Pro tip: Be sure to factor in closing costs when you calculate what you’ll save by refinancing. If your closing costs will be more than you’ll save, you might be better off with a HELOC from a lender like Alliant that doesn’t charge any application fees or closing costs for home equity loans.
  2. Do you need the money quickly? If so, a cash-out refinance is not a good fit, because you’ll have to go through a full mortgage approval process, which takes much longer than the home equity loan process.
    Pro tip: If you need cash urgently, an unsecured personal loan could be a good fit. They are often reviewed and approved within a day or two, so you could get cash very quickly, especially if you have good credit.
  3. Do you need the money all at once, or will you be using it a little bit at a time? If you need a large, lump-sum payout, a traditional home equity loan or a cash-out refinance could work for you, as you’ll receive a one-time payout of the full loan amount. If your expenses will be spread out – you have several small home-improvement projects over a span of time or have ongoing medical expenses, for example –  a HELOC might be a better fit. With a HELOC, you use it as you need to, for only the amount you need right then.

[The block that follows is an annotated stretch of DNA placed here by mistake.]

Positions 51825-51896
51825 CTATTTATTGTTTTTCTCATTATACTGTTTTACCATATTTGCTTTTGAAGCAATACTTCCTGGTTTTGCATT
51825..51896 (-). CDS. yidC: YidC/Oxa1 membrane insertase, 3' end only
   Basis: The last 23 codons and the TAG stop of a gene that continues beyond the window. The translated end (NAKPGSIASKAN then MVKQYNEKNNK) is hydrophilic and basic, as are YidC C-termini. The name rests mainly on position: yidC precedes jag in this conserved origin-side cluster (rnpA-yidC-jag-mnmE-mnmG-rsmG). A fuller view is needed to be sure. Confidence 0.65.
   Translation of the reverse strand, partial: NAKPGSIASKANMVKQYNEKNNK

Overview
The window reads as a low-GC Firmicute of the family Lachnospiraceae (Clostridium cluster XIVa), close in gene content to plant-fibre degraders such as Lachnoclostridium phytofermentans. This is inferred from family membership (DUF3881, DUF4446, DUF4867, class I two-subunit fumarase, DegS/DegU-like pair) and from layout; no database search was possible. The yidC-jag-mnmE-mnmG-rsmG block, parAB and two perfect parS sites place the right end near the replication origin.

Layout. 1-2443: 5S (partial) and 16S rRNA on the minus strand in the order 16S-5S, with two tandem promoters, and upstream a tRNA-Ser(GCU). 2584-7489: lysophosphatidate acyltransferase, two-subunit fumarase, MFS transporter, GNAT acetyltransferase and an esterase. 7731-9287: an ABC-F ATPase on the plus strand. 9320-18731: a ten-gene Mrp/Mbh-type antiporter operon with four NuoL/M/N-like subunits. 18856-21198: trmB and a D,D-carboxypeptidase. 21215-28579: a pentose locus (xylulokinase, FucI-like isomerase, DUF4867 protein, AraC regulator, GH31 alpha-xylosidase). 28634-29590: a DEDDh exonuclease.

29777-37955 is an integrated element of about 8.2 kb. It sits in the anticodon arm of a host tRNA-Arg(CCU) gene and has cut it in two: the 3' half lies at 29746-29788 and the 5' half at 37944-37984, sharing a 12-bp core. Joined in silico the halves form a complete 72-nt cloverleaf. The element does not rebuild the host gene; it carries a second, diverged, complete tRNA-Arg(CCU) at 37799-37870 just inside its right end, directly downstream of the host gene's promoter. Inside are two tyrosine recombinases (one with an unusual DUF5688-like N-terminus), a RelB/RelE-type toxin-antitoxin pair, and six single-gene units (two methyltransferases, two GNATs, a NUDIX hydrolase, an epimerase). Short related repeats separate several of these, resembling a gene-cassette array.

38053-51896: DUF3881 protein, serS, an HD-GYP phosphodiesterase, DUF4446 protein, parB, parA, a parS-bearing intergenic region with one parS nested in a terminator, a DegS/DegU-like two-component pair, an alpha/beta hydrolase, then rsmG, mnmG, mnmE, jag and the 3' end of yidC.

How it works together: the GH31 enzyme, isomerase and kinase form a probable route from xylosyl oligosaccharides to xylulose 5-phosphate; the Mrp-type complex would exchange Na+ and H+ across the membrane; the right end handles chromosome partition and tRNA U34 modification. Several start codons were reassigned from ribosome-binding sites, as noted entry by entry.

4. How much equity do you have in your home? The amount of money you can get from your home depends largely on your equity as expressed via a loan-to-value ratio or LTV. In simple terms, LTV is equivalent to the percentage of your home’s value that you still owe: If you owe $400,000 on a $500,000 home, your LTV is 80. Financial institutions generally have different LTV thresholds for their home equity and cash-out refinance loans, and those thresholds may limit your loan options.
  5. How much money do you need? If you only need $10,000 for a repair or remodel project, a cash-out refinance may not be a good fit, because the closing costs associated with refinancing your mortgage would represent a significant chunk of that loan amount. On the other hand, if you’re adding onto your home to create a family room and master bedroom and bathroom suite that will cost $150,000, closing costs would be a small portion of that expense.